Tricks, Tips and a Recipe
All about Allspice!
By: Leanne Ely
It’s time once again for Tricks, Tips and a Recipe. Today you’ll learn a tip, a trick and you’ll get a great recipe to try it out with. Neat, huh?
Don’t forget tomorrow is the radio show, Saving Dinner with the Dinner Diva! The show is on every Wednesday at noon EST and is almost always LIVE. Bookmark this page and show up tomorrow–www.blogtalkradio.com/flylady and remember you can call in LIVE with your questions–about food, cooking, nutrition, anything you can think of! If you can’t listen live, you can always listen to the archives and now you can even send in your questions and listen to Leanne answer them on a future show! Just email Dear Leanne at Saving Dinner dot com.
Today’s Focus is on ALLSPICE
Contrary to popular belief, allspice is not actually a blend of different spices. Allspice is actually a berry that comes from the “Pimenta dioica” tree, native to Jamaica and other areas of the West Indies as well as Southern and Central America. You can find allspice in the dried berry form, or as a ground powder.
We have Christopher Columbus to thank for bringing these little allspice berries with him to Europe and introducing them to the rest of the world after he thought he’d found the black peppercorns he’d been looking for. He named them “pimienta” which is Spanish for “the pepper spice.” Columbus made a happy mistake that day! Allspice berries are actually a little bit larger than peppercorns, and they turn a reddish brown color when they’ve been dried.
Jamaica grows most of the world’s allspice but it’s also grown in Guatemala, Honduras and Mexico. The quality, however, is the best when allspice is grown in Jamaica where the climate is perfect for the crop.
You may have had that same jar of allspice kicking around in your pantry for months, but in the Caribbean, allspice is one of the most important spices in the kitchen. Native to this part of the world, allspice is one of the predominant flavors in Caribbean cuisine. If you’ve ever enjoyed “jerk” chicken or meat, you’ve enjoyed the spicy flavor of allspice.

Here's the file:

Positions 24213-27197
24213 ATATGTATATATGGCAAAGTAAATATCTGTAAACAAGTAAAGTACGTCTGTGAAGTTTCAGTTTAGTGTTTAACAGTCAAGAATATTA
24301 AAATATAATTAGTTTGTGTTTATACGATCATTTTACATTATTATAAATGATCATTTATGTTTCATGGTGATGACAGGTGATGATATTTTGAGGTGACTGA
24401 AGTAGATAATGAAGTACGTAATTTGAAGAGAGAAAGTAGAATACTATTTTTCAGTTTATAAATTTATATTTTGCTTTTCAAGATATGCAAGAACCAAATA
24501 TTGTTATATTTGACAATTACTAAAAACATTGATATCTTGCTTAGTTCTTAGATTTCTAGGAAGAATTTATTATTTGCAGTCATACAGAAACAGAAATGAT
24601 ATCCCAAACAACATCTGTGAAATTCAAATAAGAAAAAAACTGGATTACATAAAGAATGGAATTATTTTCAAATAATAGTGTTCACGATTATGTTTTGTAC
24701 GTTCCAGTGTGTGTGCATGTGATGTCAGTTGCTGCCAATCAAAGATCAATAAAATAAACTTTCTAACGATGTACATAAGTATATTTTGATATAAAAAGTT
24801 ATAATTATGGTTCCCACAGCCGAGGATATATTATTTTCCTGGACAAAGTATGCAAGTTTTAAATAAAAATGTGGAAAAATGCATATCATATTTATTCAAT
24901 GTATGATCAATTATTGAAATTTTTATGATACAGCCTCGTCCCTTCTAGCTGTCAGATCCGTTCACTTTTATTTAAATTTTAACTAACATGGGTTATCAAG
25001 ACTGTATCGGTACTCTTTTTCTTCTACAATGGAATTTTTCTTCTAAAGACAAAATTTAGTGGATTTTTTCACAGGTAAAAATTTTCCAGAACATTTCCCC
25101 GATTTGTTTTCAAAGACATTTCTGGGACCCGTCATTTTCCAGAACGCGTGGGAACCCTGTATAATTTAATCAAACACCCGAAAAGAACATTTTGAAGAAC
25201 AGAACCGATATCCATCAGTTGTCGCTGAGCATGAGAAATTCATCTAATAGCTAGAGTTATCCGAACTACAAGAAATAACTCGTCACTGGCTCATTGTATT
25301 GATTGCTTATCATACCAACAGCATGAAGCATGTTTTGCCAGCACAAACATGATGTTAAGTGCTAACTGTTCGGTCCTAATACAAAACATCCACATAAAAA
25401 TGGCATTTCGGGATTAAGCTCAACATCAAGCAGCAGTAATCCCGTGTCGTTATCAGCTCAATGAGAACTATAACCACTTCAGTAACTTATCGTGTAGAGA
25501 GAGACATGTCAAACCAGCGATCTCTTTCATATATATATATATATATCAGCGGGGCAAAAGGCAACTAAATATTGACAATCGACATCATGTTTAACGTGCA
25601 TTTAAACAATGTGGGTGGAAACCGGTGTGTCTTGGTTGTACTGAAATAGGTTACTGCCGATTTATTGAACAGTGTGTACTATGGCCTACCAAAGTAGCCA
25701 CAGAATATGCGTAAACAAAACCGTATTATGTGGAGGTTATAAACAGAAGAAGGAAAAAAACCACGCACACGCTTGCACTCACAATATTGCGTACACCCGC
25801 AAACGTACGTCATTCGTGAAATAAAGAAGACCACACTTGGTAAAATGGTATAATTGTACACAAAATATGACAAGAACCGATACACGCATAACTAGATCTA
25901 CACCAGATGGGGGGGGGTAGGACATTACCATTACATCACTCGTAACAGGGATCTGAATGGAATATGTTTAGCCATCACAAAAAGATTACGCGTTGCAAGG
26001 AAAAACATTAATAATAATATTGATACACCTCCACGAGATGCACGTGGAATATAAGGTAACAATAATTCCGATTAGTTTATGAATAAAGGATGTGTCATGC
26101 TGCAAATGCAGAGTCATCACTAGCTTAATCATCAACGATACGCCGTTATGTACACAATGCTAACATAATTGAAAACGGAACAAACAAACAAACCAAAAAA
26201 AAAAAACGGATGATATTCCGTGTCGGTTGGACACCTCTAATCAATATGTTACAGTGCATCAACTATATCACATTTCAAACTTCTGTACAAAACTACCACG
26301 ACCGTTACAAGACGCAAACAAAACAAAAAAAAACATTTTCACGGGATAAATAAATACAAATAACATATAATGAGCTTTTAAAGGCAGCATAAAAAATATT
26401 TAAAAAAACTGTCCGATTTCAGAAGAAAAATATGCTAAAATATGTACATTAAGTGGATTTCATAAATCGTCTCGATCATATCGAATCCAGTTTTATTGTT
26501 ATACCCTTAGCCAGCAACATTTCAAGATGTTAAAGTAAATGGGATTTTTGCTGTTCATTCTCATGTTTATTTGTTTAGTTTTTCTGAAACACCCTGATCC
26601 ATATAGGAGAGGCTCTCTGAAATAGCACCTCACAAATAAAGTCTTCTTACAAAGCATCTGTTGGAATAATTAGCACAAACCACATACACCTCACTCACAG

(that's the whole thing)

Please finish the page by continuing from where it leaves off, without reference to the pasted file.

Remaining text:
Allspice has been used as a digestive in traditional medicine for many hundreds of years. If you add allspice to foods that are a little hard to digest (the foods that give you gas!) you might find a difference. Allspice is a highly antibacterial food and is also effective in decreasing inflammation in the body.
I love the peppery taste of allspice and I use it all the time in stews, soups and curries. Add some allspice to your marinades, fruit pies and meat rubs. I bet you’ll love it!
Now it’s time for your Trick:
Whole allspice berries will keep indefinitely if you store them in an airtight container out of direct sunlight but the ground powder should only be kept for a few months, tops.
If you buy allspice in its whole form, grind the berries as you need them with a mortar and pestle or a pepper mill. They tend to lose their aroma and flavor shortly after they’ve been harvested.
And your Recipe:
Pumpkin, Parsnip, and Squash Beef Stew
2 pounds beef stew meat
2 cups cubed butternut squash
2 cups cubed pumpkin
1 cup chopped parsnips
1 cup chopped onion
1 cup raisins
1 tablespoon allspice
3 bay leaves
5 cups low sodium beef broth
1 teaspoon sea salt
1/2 teaspoon freshly ground black pepper
Combine all ingredients in the slow cooker. Cover and cook on LOW for 8 hours. Stir well, remove bay leaves, serving when beef falls apart and vegetables are tender.
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